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brnoOften when we are sick or injured and seeking treatment from a medical professional, we do not consider all the background that actually goes into surgeries and the overall healing—much less the training that came before. Today, you might consider the impact that 3D printing is having on the medical field. Not only is bioprinting becoming a major focus in research labs around the world as research teams create 3D printed cellular structures, from that of the kidneys to the liver, but 3D printed medical models themselves are becoming more and more complex. And this is good for you if you are the patient.

3D printed models for training and exploration mean that when it comes to examining your particular health condition or preparing for surgery, both students and surgeons have been able to spend as much time as necessary in prepping. They may be able to use 3D printed models to examine tumors they’ve never seen before in a variety of places, confer on the best treatment and diagnosis, and then even use the models as surgical guides.

A model of a functioning human lung that can be used to simulate chronic diseases and their treatments is seen in the Brno University of Technology in Brno, Czech Republic, November 22, 2016. Picture taken November 22, 2016. REUTERS/David W Cerny

[Image: REUTERS/David W Cerny]

These 3D printed models also function as excellent educational devices for patients themselves as well as their families—and are certainly the subject of much curiosity and fascination due to the novelty and that they can see a model that is so patient-specific. The uses are nearly infinite for 3D printed models as they can allow for jabbing, cutting, manipulating, and in the area of bioprinting, much testing that can be eliminated on both animals and people.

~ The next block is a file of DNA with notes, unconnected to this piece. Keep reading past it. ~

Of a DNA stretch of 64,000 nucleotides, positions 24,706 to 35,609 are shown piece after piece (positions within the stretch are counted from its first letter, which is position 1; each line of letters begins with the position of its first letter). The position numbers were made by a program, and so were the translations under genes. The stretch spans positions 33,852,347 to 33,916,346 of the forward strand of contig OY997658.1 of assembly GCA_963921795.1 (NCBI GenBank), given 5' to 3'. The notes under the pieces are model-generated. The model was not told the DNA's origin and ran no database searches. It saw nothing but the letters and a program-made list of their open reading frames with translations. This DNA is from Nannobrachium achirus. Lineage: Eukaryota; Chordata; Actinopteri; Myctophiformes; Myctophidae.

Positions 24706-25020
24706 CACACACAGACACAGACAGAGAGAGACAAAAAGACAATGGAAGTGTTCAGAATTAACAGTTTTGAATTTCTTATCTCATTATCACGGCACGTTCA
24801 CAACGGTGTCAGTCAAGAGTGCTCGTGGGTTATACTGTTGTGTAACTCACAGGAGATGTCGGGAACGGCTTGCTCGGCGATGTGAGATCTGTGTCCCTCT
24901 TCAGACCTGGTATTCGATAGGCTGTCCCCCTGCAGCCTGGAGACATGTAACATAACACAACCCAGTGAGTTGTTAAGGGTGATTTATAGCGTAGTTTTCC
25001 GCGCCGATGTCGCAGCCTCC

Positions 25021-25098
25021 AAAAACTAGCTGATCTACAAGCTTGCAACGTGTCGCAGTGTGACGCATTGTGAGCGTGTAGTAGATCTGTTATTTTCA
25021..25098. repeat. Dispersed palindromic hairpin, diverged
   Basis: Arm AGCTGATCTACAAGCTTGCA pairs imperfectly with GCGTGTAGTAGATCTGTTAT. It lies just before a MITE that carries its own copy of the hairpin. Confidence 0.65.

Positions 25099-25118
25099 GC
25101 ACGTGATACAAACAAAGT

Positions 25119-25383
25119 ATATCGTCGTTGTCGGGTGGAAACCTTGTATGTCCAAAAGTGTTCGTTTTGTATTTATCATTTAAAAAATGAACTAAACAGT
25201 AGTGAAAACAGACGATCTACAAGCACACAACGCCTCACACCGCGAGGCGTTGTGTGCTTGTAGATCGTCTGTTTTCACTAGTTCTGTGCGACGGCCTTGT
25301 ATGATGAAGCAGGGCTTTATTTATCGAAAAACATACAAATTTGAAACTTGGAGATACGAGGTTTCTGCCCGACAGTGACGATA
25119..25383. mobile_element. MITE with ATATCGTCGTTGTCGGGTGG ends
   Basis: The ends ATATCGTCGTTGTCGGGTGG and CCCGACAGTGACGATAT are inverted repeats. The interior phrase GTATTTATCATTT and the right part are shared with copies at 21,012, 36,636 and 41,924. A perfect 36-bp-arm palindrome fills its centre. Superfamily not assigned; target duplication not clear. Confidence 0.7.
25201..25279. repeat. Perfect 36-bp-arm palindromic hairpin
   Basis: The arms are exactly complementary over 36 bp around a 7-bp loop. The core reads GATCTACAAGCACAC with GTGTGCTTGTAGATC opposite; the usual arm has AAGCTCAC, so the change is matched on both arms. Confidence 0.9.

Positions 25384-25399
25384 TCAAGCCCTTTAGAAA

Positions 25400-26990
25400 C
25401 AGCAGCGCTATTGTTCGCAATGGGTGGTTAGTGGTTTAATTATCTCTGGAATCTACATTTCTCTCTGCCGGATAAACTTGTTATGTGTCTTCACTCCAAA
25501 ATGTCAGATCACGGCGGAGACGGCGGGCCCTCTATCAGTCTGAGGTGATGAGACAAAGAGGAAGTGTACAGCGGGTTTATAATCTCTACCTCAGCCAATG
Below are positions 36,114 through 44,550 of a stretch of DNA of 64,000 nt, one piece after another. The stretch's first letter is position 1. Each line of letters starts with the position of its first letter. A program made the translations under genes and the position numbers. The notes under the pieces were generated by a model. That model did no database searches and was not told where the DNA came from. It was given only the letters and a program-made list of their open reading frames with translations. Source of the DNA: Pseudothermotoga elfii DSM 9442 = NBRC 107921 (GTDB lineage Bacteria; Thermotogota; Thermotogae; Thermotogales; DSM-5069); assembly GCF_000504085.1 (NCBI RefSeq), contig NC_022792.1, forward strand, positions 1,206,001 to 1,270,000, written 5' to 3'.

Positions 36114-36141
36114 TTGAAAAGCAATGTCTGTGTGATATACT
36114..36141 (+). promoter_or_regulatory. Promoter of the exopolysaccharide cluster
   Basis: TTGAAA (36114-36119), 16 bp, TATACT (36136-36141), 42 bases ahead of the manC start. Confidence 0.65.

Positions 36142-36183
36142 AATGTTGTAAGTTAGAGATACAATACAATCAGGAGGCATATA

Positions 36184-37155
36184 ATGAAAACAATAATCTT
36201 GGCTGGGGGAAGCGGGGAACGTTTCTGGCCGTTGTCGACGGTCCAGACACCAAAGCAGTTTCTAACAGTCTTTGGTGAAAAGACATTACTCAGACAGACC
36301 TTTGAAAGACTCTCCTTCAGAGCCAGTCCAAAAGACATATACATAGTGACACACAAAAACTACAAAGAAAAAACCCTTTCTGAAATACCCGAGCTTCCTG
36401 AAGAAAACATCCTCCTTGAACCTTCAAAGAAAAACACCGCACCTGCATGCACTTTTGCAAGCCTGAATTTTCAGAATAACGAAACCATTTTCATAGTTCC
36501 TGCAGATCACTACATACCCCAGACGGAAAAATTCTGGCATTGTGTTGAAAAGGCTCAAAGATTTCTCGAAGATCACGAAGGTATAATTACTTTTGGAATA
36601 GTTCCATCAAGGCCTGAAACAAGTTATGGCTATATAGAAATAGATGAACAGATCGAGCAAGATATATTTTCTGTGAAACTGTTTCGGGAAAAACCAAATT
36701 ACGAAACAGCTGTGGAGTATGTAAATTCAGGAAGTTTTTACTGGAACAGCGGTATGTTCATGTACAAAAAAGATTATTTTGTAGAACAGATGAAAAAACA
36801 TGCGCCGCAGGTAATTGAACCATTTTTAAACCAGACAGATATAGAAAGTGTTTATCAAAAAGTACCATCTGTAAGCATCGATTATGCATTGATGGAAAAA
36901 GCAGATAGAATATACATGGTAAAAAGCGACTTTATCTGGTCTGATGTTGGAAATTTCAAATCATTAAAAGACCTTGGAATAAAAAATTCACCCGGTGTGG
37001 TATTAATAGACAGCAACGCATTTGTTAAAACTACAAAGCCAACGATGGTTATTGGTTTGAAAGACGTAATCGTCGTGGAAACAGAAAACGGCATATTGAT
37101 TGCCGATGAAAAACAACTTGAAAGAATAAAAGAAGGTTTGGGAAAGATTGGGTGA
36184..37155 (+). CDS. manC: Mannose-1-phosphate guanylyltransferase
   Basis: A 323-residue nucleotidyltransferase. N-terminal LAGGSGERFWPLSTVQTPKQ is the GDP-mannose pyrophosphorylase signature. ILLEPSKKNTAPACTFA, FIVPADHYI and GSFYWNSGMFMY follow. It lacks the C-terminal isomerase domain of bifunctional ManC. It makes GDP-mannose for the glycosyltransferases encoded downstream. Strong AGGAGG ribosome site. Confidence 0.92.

Scientist Frantisek Lizal looks at a model of a functioning human lung that can be used to simulate chronic diseases and their treatments in the Brno University of Technology in Brno, Czech Republic, November 22, 2016. Picture taken November 22, 2016. REUTERS/David W Cerny

[Image: REUTERS/David W Cerny]

Now, scientists in the Czech Republic have used 3D printing and other technologies to make a human lung that is functioning. While it will offer many uses that should be beneficial to humankind, some of the prime areas it will be helpful are in simulating issues such as asthma and other breathing problems, along with other very serious and chronic diseases.

Not only will they be able to study the lungs and these often accompanying health issues in great detail, but it’s hoped that they may be able to test treatments and medications as well. Anyone who has ever experienced breathing problems or watched a loved one or friend experiencing such a thing should be in strong support of this innovative lung system that will be used as a prime reference model for creating inhaled drugs—often used in the treatment of asthma and other conditions that cause breathing challenges.

“This model will show whether an inhaled drug will settle in the concrete areas where we need it to,” said Miroslav Jicha, the head of the research team.

Hailing from the Brno University of Technology, this research team created the functioning lung with complex mechanical parts as well as a computer based model. They are able to experiment with and create numerous new treatment methods. Best of all, this allows for integration into the future of medicine, with patient-specific treatments. With three patents already received for its modeling, the researchers see it the lung as having the potential to become the standard for testing in Europe. Discuss in the 3D Printed Lung Model forum at 3DPB.com.

[Source / Images: Reuters]

 

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